The International Monetary Fund has said that Nigeria’s recovery from the impact of the COVID-19 is expected to be weak and gradual under current policies.
The IMF also stated that the country’s real Gross Domestic Product is expected to recover to its pre-pandemic level only in 2022.
This is contained in its report titled ‘IMF executive board concludes 2020 Article IV consultation with Nigeria’ that real GDP growth in 2021 was expected to turn positive at 1.5 per cent.
It stated, “Nigeria’s recovery is expected to be weak and gradual under current policies. Real GDP growth in 2021 is expected to turn positive at 1.5 per cent. Real GDP is expected to recover to its pre-pandemic level only in 2022.”
The IMF stated that the near-term outlook was subject to downside risks from pandemic-related developments with Nigeria experiencing a second wave.
Over the medium term, subdued global recovery and decarbonisation trends were expected to keep oil prices low, it stated.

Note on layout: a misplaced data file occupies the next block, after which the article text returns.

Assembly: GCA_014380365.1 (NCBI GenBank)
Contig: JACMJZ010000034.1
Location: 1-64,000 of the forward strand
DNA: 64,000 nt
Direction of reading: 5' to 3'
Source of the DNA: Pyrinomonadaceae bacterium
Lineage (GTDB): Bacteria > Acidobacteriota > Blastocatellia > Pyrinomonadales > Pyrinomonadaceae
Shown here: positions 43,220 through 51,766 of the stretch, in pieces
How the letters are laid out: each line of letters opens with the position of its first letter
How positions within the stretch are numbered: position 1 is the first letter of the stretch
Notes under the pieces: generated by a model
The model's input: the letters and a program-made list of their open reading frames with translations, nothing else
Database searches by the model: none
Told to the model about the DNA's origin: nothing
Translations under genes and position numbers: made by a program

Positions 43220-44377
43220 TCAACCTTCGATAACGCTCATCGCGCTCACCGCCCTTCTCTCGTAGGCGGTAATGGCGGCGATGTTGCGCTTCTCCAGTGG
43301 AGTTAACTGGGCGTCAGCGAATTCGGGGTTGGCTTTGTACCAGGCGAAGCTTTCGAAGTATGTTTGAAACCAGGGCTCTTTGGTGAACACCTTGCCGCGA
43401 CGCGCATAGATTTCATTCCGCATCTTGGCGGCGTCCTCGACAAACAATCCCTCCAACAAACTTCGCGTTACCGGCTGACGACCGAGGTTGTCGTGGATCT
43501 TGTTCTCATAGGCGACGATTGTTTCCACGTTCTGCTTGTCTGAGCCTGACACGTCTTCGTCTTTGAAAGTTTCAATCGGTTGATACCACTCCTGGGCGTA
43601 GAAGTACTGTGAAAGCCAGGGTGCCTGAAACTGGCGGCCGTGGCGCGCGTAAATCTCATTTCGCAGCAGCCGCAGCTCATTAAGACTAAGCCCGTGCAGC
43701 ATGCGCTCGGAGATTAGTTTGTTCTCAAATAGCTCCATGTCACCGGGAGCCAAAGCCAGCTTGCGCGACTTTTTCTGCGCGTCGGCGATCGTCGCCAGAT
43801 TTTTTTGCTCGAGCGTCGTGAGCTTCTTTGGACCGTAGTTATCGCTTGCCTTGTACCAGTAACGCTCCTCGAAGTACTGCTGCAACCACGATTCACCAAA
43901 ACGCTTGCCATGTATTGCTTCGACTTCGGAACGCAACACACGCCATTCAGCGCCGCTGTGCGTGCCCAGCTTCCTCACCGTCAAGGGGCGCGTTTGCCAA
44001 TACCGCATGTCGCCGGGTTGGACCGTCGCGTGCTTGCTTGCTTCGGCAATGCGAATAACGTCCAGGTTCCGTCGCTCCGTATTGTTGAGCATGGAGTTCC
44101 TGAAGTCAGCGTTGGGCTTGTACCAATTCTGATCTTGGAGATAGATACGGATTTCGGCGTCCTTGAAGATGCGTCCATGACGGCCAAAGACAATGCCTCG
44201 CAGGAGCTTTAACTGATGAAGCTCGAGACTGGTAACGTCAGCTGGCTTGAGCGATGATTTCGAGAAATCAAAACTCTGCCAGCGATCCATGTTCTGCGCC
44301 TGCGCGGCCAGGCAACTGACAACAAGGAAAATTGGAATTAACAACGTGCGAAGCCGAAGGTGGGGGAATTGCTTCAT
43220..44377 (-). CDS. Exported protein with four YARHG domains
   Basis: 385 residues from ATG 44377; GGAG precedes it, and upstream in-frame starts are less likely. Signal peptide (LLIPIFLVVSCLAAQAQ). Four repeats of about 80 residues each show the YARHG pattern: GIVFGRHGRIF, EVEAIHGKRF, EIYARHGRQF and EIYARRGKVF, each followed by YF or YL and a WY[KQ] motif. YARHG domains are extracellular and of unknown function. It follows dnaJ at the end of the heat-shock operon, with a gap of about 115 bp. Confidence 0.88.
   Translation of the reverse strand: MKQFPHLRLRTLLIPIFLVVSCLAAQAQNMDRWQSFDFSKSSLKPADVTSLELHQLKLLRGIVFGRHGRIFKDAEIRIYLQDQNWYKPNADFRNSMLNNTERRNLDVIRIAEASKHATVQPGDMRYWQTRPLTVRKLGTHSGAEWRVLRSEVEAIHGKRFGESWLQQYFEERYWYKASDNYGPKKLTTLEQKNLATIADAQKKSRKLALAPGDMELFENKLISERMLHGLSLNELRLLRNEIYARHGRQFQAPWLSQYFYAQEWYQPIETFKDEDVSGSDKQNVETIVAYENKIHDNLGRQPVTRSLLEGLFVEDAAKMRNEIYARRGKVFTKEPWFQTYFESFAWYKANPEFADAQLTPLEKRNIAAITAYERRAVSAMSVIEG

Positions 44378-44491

The IMF said non-oil growth was also expected to remain sluggish, reflecting inward-looking policies and regulatory uncertainties.
Part of the report read, “The COVID-19 pandemic has placed Nigeria at a critical juncture.
“The country entered the crisis with falling per capita income, high inflation, and governance challenges.
“Policy adjustments and reforms designed to shift the country from its dependence on oil and to diversify the economy toward private sector-led growth will set Nigeria on a more sustainable path to recovery.”